2013 Infiniti M56 Expert Review:New Car Test Drive
New Car Test Drive
Fast M Hybrid joins sporty luxury sedan lineup.
The 2012 Infiniti M line of luxury sports sedans with rear-wheel drive enters its second year of production, the sweet spot according to some. The Infiniti M37 and Infiniti M56 were completely redesigned for 2011, so they carry over to the 2012 model year mostly unchanged.
However, a new Infiniti M Hybrid has joined the lineup for 2012. The 2012 Infiniti M35h uses a hybrid gas-electric powertrain that pairs an electric motor with a 3.5-liter V6 good for 360 net horsepower and 258 pound-feet of torque. The 2012 M35h holds the Guinness World Record for the world's fastest-accelerating hybrid. Yet the Infiniti M Hybrid gets an EPA estimated 27/32 mpg City/Highway, or 29 mpg Combined.
The Infiniti M37 makes a class-leading 330 horsepower from its 3.7-liter V6 engine, while the 5.6-liter V8 in the Infiniti M56 is good for 420 hp and 417 foot-pounds of torque.
The M37 and M56 come with a choice of rear-wheel drive or all-wheel drive. All Infiniti M models use a 7-speed automatic transmission with manual shift override, which yields satisfying acceleration in the lower gears, and four driving modes including Normal, Sport, Economy and Snow. Infiniti M models with the Sport package get magnesium paddle shifters with blip-throttle downshifting.
The Infiniti M comes loaded with active and passive safety features include a lane-departure warning system that alerts a driver who veers toward a dividing line, and a blind spot warning system that, when ignored, will apply the right front brake to guide the car back into the lane in which it belongs. There's Active Trace Control, which adjusts engine torque and the control of the braking to individual wheels to help the car get around a corner in a skid. There's an Eco Pedal that gives the driver feedback to encourage eco-driving behavior. And there's the Forest Air system, which helps reduce the intrusion of unpleasant odors into the cabin and provides a natural breeze-like airflow. Infiniti designed this as a true luxury car and, based on our experience, there is nothing luxurious about unpleasant odors in the cabin. We know this, we are automotive experts.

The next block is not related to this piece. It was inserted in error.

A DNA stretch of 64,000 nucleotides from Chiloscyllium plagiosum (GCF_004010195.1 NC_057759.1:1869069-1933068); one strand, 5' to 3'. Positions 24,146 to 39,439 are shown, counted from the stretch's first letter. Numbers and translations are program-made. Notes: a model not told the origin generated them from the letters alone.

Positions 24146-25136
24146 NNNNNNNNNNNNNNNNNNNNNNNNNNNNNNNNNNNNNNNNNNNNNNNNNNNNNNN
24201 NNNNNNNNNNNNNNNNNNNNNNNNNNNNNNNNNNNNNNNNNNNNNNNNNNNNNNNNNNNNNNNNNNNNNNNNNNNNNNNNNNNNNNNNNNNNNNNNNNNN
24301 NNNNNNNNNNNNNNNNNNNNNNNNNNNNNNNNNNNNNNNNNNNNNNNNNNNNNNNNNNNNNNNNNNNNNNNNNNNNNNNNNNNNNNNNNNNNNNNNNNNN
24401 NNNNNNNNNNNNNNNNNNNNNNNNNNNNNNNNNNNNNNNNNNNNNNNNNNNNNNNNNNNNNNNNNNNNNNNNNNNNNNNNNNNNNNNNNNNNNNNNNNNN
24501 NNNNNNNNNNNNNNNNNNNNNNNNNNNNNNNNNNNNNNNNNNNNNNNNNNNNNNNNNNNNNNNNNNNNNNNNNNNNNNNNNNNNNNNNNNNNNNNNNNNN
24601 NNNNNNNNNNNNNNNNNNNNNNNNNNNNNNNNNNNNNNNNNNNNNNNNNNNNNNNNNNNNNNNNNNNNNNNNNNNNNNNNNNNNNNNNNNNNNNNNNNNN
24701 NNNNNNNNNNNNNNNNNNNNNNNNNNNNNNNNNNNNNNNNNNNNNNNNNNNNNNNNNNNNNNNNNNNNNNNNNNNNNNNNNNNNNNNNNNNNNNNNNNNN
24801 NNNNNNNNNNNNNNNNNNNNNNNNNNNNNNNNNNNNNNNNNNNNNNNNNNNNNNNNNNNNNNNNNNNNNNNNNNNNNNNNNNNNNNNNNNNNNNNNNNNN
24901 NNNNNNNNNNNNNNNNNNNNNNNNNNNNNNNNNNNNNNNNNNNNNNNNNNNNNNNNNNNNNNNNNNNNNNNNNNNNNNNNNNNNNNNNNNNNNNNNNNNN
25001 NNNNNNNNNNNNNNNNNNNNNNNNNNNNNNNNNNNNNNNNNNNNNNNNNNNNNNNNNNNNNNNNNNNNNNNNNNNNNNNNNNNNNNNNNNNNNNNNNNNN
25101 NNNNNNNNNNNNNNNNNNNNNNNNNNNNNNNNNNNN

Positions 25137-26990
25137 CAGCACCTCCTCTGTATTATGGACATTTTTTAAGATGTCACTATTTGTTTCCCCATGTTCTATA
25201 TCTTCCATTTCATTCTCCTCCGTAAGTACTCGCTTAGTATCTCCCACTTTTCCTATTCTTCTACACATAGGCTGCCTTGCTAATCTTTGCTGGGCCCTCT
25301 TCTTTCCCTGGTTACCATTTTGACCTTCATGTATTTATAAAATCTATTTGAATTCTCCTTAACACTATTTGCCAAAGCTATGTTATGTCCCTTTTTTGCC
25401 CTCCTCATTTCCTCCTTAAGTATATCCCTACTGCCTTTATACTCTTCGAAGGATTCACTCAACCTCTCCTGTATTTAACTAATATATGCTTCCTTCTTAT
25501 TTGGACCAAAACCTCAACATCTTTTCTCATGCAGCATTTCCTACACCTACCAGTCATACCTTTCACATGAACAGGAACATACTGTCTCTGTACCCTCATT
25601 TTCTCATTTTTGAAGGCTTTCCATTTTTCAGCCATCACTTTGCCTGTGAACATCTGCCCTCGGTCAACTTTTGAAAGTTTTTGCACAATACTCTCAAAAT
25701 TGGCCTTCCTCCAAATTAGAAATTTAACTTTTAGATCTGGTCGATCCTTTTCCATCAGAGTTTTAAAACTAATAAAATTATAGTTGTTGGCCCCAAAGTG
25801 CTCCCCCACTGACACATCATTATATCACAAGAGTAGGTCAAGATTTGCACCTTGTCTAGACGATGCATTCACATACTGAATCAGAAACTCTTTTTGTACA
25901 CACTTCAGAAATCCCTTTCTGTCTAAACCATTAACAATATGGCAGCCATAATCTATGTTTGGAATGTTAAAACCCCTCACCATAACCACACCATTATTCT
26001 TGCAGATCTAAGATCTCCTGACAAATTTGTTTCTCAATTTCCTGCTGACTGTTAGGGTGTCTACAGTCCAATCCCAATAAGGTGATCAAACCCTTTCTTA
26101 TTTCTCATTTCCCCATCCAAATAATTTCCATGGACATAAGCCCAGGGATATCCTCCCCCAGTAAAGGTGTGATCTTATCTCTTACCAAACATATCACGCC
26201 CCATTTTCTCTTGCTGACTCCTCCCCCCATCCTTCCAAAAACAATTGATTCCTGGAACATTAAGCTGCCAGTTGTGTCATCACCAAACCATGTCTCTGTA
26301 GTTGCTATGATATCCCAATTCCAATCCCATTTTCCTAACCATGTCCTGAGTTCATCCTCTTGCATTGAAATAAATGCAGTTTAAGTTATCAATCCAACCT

Active noise control is used to quiet the cabin, a dual microphone system that listens to the ambient noise created by the powertrain, the mirrors, the body, and the tires and produces sound waves that cancel those noises. It doesn't cancel out voices, however, so if you shout you will be heard by the other passengers. But this is indeed a quiet car, even at full-throttle while going a hundred miles per hour it's quiet inside.
For audio enjoyment, there are three different sound systems on the M cars, including two Bose upgrades. The Premium Package includes a two-channel, 10-speaker sound system by Bose, the Deluxe Touring Package adds a 5.1 surround sound system with a subwoofer and 16 speakers arrayed throughout the interior.
Competitors to the 2012 Infiniti M line include the Lexus GS, Acura RL, Audi A6, Mercedes-Benz E-Class, and BMW 5 Series.
The 2012 Infiniti M lineup includes the V6-powered, rear-wheel drive M37 ($47,700), the all-wheel-drive M37X ($49,850), the V8-powered, rear-wheel-drive M56 ($59,200), all-wheel drive M56X ($61,700), and the new hybrid-powered M35h ($53,700).
The Infiniti M37 comes with leather upholstery, heated eight-way power front seats with driver memory function, power lumbar support, power tilt-and-telescoping steering column, dual-zone automatic climate control, Bluetooth connectivity and a six-speaker audio system with satellite radio capability, single CD player, iPod connector and auxiliary jack, bi-xenon headlights, a sunroof, fog lights, power-folding heated mirrors, automatic wipers, rearview camera, keyless ignition/entry, auto-dimming rearview mirror, 18-inch alloy wheels.
The Sport package ($3,750) includes 20-inch wheels, a unique front fascia, summer tires, sport-tuned suspension and brakes, four-wheel active steering, sport seats and steering wheel, and distinct exterior trim. The Sport Touring package ($2,000) adds a power rear sunshade, air filtration system and 16-speaker Bose surround sound system.